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Monday, November 17, 2008


I have to admit i'm fascinated by outmoded technologies. i have a floor scattered with parts of cassette recorders and record players, three non-working desktop apple macs (IIci, 7300/200 and B&W G3) and have paid good money for portable mini/8cm cd players, japanese rangefinder camera's and 80's drum machines.
There's something about both the ease of collecting stuff the majority no longer want and the way these products function as a document of so many things. Production methods, aesthetic choices, technological developments, cultural trends and ergonomic understandings are all contained in their forms.
With the benefit of comparing these items with their successors, so much is revealed.

Reading Daniel Neville's latest post , surely a man who thinks things through more deeply then I, caused me to want to reignite this blog with a random post about all these items.
The difference between the products I've accumulated, and typewriters (i'm never part of the herd. so far beyond that), is that Typewriters have reached a higher level of cult and cool. (i suppose, work with me here) it seems like cliched wayfarer wearing possibly beat poet worshipping teenagers are the ultimate destination for all unloved typewriters. i know i wanted one when i was 15.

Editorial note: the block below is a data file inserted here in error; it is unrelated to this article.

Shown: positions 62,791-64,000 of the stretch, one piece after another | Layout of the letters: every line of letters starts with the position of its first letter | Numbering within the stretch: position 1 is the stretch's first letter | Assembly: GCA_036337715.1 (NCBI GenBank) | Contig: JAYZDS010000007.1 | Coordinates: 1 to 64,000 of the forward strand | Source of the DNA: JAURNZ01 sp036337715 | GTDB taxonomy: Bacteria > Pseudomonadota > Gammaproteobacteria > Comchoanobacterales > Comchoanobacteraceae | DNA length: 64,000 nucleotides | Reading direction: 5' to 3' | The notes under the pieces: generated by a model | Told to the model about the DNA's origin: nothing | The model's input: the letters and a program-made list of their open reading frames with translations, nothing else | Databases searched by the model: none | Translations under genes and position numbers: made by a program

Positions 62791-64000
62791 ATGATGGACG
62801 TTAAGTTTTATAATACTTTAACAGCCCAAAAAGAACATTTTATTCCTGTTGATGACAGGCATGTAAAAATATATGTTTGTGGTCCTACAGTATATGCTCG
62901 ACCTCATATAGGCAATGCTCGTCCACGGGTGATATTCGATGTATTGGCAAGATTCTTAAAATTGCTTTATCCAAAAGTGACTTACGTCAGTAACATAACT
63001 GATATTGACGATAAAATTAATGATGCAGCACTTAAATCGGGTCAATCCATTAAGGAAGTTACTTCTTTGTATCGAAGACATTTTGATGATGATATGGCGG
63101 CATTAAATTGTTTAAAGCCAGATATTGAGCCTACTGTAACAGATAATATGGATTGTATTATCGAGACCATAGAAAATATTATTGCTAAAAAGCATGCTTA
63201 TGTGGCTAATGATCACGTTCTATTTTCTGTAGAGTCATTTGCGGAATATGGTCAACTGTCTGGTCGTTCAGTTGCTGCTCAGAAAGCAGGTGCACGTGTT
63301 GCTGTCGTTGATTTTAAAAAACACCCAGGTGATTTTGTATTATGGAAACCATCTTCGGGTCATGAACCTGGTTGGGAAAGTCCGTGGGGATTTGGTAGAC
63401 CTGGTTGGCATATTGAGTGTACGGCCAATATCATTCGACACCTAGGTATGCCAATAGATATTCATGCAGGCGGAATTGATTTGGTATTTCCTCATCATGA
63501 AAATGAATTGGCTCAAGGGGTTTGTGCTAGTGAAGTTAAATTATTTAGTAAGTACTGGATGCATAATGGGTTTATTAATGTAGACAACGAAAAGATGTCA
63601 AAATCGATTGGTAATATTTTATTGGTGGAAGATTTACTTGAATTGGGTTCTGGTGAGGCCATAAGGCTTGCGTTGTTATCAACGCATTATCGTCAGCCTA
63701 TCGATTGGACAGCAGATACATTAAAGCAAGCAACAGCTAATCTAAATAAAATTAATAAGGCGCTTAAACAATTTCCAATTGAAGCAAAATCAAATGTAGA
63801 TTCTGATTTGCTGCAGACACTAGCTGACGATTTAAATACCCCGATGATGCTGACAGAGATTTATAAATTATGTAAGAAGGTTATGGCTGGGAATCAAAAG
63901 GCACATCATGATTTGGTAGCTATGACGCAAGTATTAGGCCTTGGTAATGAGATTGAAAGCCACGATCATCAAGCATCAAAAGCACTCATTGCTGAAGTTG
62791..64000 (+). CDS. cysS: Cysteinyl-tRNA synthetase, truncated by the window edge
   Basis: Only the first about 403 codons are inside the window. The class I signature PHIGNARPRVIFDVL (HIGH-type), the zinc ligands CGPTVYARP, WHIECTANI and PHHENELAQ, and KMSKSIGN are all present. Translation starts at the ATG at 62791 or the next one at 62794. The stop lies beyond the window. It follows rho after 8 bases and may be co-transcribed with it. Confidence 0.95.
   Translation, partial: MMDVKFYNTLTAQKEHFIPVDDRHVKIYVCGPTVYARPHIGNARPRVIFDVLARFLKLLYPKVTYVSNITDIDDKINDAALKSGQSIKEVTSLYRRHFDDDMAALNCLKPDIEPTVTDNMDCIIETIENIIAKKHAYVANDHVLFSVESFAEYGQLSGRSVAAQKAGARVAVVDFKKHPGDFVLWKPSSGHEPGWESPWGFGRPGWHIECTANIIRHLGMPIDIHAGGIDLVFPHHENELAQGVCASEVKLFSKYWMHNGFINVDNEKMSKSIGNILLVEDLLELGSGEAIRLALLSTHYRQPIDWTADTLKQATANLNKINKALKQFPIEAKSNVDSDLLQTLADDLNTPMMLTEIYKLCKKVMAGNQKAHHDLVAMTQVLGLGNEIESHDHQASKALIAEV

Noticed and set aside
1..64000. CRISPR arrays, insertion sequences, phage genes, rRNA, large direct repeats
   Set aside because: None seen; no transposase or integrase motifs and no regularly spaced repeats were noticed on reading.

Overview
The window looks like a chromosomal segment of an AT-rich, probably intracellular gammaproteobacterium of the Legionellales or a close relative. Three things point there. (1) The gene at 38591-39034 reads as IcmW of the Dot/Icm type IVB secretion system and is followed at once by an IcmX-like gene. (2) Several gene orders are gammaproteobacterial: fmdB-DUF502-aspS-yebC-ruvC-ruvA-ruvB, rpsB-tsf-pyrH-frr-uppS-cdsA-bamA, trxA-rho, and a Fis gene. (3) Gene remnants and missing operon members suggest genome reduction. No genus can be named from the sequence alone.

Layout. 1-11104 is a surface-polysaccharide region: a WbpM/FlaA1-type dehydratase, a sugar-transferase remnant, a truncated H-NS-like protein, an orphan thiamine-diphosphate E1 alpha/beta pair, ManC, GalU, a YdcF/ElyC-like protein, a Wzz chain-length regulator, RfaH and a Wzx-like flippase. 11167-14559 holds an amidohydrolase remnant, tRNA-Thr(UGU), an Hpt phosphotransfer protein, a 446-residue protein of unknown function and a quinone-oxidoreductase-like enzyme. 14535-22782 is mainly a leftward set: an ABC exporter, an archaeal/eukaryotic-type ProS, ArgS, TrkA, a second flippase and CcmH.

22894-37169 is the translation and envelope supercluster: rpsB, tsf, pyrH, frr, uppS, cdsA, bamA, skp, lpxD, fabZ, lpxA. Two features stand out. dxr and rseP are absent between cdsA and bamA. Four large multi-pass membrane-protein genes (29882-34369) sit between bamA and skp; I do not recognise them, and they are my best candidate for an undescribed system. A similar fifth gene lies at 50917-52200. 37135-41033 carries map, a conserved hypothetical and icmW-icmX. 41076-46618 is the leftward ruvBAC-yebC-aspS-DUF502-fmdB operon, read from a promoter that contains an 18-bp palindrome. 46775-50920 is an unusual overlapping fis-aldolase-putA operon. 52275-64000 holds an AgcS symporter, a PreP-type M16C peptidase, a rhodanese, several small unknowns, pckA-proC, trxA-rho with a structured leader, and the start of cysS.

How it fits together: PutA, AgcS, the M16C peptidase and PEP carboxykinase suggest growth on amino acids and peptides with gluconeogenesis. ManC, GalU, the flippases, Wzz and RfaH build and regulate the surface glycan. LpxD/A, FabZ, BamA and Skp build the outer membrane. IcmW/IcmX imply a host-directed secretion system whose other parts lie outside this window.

for instance this beauty.

I have no idea what it's like to type on a mechanical machine like this, i can only imagine i wouldn't really like it, seeing as i still prefer pen to computer, but writers block would surely be easier to overcome when you get to look at this. I can imagine being a reporter on assignment from the San Francisco Tribune, writing an article on Cigar manufacturing techniques in Cuba, and seeing every thing in black and white. plus there's the added ability to switch between red and black ink, on the fly, which would surely liven up any page, like the fourpen multi-coloured epics of neat handwriting and subheadings and bullet-points of first-week-back-after-holidays school classes.


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